Letter from Mrs. S. G. Kean of Richmond, Virginia, in 1877, to Mrs. Daniel London also of Richmond, discussing her nurse/servant and accommodations for an upcoming trip.
Diploma awarded in 1858 to Susan E. Kean, by the La Grange Female College in La Grange, Tennessee.
Credentials of James W. Keating's appointment by Secretary of State, John Hay, as Consular Agent to Port aux Basques, Newfoundland, in 1902.
Seven letters sent to Edwin Keiger of the 53rd North Carolina Regiment, 1862-1863.
One letter written by Francis William Kellogg to the Secretary of the United States Navy recommending Malcolm Maurice Moore to the Naval School at Annapolis.
Originally used by R. G. Betsill, a physician in Pike County, Alabama, as a record of his patients' treatments and accounts in 1855, the volume was used by Mary C. Kelly as a scrapbook in 1866.
Memory book kept by a young woman in Tuskegee, Alabama. Entries span between 1861 -- 1866 and include several by Confederate soldiers.
Notebook of poems written by Harriet Anna Kennedy between 1863-1864. A letter and a small collection of later poems written by Kennedy and members of her extended family are also included.
This collection contains letters to Margaret Kennedy from two airmen, Homer Hendon and Harold Wallace. The letters discuss life in military service at Maxwell airfield in Alabama.
Jane Kent used this notebook during her college studies of English: Shakespeare, Modern Drama, Essays of Francis Bacon, and classical poetry.
John L. Kent of Garnerville, New York, wrote to Lewis Ottenberg about stamp collecting. The letter is on common paper, but the elaborate letterhead appears to be hand drawn in black with green and yellow accents.
Three early 20th century postcards depict colorized photographic scenes of Louisville, Kentucky, with images of Union Depot, Wharfboat, and U.S. Life-Saving Station, and the City of Louisville steamboat. A fourth postcard depicts Boone's Ferry on the Kentucky River.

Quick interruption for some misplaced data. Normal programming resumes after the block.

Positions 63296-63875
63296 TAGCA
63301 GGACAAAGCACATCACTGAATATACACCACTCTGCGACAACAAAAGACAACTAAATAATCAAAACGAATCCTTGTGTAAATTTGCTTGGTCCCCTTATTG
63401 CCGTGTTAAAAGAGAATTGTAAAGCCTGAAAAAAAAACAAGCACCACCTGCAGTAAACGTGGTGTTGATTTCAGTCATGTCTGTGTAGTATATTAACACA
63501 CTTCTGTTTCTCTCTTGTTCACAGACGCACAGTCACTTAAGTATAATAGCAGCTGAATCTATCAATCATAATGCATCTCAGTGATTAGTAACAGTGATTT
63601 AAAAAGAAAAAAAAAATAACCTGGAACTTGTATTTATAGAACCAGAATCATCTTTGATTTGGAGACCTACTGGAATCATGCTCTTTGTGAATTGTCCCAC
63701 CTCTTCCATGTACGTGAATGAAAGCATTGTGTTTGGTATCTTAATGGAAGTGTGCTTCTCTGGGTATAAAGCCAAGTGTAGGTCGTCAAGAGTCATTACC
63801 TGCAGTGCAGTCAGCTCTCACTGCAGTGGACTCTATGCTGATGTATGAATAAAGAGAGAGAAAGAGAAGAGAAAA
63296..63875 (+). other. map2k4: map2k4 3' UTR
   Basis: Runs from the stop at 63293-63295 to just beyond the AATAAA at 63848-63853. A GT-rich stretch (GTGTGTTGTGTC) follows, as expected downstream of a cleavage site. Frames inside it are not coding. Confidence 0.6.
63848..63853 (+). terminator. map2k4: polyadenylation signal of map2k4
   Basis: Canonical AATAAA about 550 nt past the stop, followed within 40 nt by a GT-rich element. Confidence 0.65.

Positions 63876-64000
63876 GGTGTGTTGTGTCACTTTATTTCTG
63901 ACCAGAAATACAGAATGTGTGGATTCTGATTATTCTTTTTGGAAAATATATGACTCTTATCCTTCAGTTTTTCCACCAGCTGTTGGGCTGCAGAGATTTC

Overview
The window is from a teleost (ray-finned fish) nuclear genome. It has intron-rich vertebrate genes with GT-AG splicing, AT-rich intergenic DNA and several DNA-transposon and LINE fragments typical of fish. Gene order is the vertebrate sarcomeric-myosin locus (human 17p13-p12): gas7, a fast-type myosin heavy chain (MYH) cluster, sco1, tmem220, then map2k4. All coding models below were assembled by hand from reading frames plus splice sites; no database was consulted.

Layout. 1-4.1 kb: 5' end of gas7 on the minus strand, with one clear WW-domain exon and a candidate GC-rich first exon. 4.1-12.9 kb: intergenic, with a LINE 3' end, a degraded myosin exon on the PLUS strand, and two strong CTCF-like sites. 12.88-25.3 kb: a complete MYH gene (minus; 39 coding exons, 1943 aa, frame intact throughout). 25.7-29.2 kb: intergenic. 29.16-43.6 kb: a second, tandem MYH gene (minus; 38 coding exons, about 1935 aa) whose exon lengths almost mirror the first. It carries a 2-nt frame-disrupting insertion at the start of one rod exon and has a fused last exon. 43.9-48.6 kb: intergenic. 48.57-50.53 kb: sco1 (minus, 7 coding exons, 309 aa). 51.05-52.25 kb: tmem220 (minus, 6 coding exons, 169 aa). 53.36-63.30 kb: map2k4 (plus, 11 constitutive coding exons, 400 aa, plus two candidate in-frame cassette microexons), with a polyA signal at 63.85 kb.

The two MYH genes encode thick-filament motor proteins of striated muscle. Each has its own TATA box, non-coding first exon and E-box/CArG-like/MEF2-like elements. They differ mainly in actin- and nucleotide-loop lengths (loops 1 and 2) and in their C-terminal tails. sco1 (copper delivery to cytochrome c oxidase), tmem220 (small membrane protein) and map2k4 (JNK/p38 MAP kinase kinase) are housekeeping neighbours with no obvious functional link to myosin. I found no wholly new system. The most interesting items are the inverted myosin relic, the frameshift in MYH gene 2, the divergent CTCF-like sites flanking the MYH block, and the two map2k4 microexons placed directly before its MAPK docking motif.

One letter written from Ma in Pittsfield, Massachusetts, to William Kenyon (presumably her son) in Lebanon, New Hampshire. She tells news of family and friends and mentions she and Pa will be home soon. Letter mentions a major fire in Canaan, New Hampshire.
Contains approximately fifty letters written by and to the King family of Dayton, Ohio. In addition to the letters written by family members, there are eleven letters from Helen Elie Smith, a onetime girlfriend of Robert Jr., and others from friends and extended family members. Early letters show the late engagement and young married life of Mr. and Mrs. King and include the letters they wrote to their young children while traveling. Many letters were written by the children during their years in various New England boarding schools. The sons also wrote of their experiences in the armed forces during World War II. Louis was stationed in New Orleans while Robert Jr. trained to be a pilot for the Air Transport Command in Las Vegas, New Mexico. The collection also includes newspaper clippings featuring various grandchildren, a telegram, a postcard, and promotional material for commemorative stamps.
Includes the papers of the King family of Perry County, Alabama, who owned plantations and other businesses.
A letter dated 21 March 1862, from the Marine Hospital in Vicksburg, Mississippi, to his brother. It requests money for tobacco and other necessaries. Printed on patriotic stationery; the last page has the song "Run , Yank, or Die," composed by T.W. Crowson of the Alabama Hickories, printed on it.
Color print of a drawing of Martin Luther King, Jr., by C. Downey that includes the poem He Changed the Course of History by Tommye Nious.
Contains one letter from Thomas and Charlotte King in 1827 to Joseph Evans of Logans County, Ohio. The letter updates Evans on the lives of the Kings, including the loss of two daughters and the recovery of their son who fell from a horse.
Letter to Lieutenant Colonal A.J. McKay from Lieutenant E.B. Kink, an officer serving in the United States Army during the Civil War at Camp Stevenson, Alabama. He discusses the condition of the camp, including the arrival of supplies of wagons and mules. He mentions needing more workmen and asks for help to get action taken on papers already sent to Washington.
This collection contains a letter from Gideon Kinports of Cherry Tree, Pennsylvania, to Eliza who is moving away from Cherry Tree. In it he expresses his deep feeling for her and includes a poem of his sentiments.